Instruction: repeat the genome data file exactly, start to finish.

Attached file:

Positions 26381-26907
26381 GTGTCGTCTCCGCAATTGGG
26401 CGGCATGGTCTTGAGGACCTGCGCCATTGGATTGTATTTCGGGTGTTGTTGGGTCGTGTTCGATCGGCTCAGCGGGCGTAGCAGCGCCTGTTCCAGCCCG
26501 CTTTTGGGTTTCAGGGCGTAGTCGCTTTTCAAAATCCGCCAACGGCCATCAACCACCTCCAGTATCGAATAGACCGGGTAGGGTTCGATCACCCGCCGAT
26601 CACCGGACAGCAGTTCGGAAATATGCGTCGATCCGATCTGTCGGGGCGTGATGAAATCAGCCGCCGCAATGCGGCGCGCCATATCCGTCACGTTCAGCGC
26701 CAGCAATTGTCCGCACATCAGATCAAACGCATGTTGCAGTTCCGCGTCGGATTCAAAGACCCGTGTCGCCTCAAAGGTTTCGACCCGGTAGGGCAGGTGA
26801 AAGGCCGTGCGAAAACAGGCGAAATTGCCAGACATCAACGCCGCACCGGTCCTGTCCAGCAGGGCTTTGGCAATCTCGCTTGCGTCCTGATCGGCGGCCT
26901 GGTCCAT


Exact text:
Positions 26381-26907
26381 GTGTCGTCTCCGCAATTGGG
26401 CGGCATGGTCTTGAGGACCTGCGCCATTGGATTGTATTTCGGGTGTTGTTGGGTCGTGTTCGATCGGCTCAGCGGGCGTAGCAGCGCCTGTTCCAGCCCG
26501 CTTTTGGGTTTCAGGGCGTAGTCGCTTTTCAAAATCCGCCAACGGCCATCAACCACCTCCAGTATCGAATAGACCGGGTAGGGTTCGATCACCCGCCGAT
26601 CACCGGACAGCAGTTCGGAAATATGCGTCGATCCGATCTGTCGGGGCGTGATGAAATCAGCCGCCGCAATGCGGCGCGCCATATCCGTCACGTTCAGCGC
26701 CAGCAATTGTCCGCACATCAGATCAAACGCATGTTGCAGTTCCGCGTCGGATTCAAAGACCCGTGTCGCCTCAAAGGTTTCGACCCGGTAGGGCAGGTGA
26801 AAGGCCGTGCGAAAACAGGCGAAATTGCCAGACATCAACGCCGCACCGGTCCTGTCCAGCAGGGCTTTGGCAATCTCGCTTGCGTCCTGATCGGCGGCCT
26901 GGTCCAT